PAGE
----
Saturday, October 27, 2007

Wednesday 21st April 1937

One order today – stock for a new shop, just over £11. This was the first call and lasted about an hour.

Feeling light hearted – it was a sunny morning – I drove to the arterial road and dashed along at 60 some distance. (The bounces at every little bump when travelling so fast.) Saw a small country lane which was nor signposted. I turned down here and wandered along haphazard, making calls at likely places. The lane went to Bowers Gifford and later Vange (a squalid, industrial village; the name symbolises it well).

Then more bye roads which led into hilly country. Bread and ham and cider at a pub, then I descended a steep hill into the town of Laindon. Here I had two long conversations. One with a man in a builder’s yard. He was pleasantly crazy although rather deaf. Unrefined yet very learned, he discoursed on Latin, the fatuity of the Monarchy, the uselessness of “parishing” parsons and finally religion. He rapped out a long list of various things Our Lord said – news to me I must admit – and generally threw a searchlight on theology.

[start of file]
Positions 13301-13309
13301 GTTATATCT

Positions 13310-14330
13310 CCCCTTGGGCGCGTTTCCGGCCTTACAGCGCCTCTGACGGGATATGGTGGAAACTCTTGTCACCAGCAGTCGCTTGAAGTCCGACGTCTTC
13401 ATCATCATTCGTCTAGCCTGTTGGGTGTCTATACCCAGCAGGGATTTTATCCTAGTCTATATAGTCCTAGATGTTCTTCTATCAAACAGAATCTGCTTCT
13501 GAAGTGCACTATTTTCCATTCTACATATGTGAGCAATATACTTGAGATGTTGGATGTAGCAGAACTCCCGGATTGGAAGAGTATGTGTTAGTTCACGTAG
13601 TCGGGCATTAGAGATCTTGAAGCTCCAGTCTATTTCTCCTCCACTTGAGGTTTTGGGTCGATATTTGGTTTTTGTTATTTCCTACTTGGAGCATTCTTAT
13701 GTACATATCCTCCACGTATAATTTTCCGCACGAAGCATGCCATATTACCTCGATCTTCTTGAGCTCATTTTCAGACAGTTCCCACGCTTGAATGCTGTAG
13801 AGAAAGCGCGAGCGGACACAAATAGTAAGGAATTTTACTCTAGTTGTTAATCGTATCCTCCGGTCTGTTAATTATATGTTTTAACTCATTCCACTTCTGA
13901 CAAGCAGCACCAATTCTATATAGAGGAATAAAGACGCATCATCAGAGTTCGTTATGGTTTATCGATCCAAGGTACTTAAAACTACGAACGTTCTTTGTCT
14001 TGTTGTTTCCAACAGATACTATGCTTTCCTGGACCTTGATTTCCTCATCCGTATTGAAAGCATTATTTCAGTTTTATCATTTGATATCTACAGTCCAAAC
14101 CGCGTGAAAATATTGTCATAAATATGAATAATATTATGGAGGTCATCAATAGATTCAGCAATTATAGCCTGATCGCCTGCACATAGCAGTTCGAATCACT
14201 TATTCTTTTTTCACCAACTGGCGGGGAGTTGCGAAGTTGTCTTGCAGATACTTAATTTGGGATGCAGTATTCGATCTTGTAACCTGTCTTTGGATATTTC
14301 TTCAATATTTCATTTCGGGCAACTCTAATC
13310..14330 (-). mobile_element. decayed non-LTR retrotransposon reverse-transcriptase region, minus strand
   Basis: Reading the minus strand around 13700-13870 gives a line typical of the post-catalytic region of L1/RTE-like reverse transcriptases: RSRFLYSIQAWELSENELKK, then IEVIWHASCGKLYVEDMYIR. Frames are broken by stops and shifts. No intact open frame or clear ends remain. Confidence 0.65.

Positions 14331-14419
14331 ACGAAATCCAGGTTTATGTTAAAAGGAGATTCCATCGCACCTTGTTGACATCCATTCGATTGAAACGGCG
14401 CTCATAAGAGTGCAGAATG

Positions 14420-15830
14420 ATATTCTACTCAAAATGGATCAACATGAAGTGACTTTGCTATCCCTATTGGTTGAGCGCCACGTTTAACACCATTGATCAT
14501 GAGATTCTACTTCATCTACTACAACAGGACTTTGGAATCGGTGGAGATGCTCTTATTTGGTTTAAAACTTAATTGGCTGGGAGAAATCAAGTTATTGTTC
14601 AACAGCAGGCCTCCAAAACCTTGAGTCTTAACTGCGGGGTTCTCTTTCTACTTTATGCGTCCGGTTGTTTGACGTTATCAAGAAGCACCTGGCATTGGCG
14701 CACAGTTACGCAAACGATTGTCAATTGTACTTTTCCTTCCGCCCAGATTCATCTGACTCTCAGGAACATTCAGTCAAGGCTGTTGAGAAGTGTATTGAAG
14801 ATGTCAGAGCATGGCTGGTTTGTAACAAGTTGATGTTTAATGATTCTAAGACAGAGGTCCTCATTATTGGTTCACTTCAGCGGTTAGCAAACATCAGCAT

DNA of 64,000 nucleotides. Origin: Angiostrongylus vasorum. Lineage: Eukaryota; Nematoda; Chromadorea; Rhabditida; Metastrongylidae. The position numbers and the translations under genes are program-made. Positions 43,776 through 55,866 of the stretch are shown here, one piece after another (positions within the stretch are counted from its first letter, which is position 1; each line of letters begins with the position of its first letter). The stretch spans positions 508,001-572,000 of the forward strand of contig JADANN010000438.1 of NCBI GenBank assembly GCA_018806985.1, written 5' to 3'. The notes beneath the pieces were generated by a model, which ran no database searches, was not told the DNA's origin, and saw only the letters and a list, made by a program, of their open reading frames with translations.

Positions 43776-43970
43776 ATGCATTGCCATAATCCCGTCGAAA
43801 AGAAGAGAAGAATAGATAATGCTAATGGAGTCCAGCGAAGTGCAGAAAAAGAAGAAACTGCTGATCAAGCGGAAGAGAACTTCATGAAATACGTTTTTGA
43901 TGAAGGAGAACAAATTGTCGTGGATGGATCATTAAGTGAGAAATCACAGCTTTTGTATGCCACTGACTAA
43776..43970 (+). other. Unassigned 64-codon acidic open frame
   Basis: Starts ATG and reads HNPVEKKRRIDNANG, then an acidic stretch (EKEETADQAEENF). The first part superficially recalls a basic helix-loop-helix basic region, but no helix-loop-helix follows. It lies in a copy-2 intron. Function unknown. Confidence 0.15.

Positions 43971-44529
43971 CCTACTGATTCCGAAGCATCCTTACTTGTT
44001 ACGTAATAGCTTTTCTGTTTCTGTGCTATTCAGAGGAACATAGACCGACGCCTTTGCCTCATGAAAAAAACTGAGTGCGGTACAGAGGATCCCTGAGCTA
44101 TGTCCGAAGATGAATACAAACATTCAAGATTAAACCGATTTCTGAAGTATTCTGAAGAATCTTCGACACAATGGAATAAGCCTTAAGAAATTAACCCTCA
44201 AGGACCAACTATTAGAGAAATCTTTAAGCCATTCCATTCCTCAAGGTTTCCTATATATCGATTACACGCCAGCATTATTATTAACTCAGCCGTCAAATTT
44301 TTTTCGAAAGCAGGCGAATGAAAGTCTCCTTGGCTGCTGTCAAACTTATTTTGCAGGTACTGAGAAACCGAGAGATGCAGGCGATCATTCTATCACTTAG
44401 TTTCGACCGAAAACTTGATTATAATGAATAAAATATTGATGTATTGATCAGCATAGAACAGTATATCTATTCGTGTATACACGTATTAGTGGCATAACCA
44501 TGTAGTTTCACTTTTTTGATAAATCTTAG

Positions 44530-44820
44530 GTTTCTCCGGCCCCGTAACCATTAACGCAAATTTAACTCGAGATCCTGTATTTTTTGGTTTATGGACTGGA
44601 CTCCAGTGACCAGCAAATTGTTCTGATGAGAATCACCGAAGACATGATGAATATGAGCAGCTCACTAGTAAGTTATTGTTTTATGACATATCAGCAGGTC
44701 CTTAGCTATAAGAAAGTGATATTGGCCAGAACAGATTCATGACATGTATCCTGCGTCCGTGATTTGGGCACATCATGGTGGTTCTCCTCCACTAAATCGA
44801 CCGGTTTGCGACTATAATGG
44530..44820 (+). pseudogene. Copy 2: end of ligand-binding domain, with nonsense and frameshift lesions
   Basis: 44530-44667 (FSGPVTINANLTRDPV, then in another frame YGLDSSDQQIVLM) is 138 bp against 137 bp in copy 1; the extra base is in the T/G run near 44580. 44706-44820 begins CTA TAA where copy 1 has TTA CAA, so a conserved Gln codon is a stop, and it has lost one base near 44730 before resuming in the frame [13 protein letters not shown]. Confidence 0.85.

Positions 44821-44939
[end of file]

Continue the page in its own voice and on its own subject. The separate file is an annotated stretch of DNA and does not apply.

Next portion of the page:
The next call was on the buyer of a firm with half a dozen branches. An acquaintance of Mr Reddall’s, he was interested in paint manufacture and wanted to know all about it. I sat there sometime enthusiastically giving some (non-confidential) details of the works. It was not yet four o’clock so I went over the hills, down a long valley and up again to Horndon on the Hill. A bungalow was being decorated. Looking for the painter, I walked round into the garden. A real sunburnt old countryman was there, digging. With him was a girl perhaps 25 or 26 years old. She looked older however; dark, heavily built; the dominant type. Apparently this was to be her bungalow when finished. I mentioned this was my first visit to Horndon on the Hill. The old man grinned. “Why, if it weren’t closing time I’d take you to the pub and make you pay your footin,” he said.

The girl found the decorator for me. She went to the gate. “Brown!” she called, and a small boy dashed up. “Where is Mr Allen?” “At the school, Miss!” I half expected the urchin to salute before he marched away. “I guess you’re connected with the school?” “Yes,” she said, smiling suddenly, “I teach there.” Unnecessary question and answer!

My last call was at Laindon Hills. I opened conversation with a builder here by asking if he was in the market? “Yes!” he said, to my astonishment. “I want some paint next week. Whom do you represent?” “Paripan…” “Alright, I’ll try your stuff then”. Seems too good to be true? It was! When he discovered Paripan was not stocked in the district he kinda lost interest. Although he lost interest I did not lose the chance of an order and I’m calling back.


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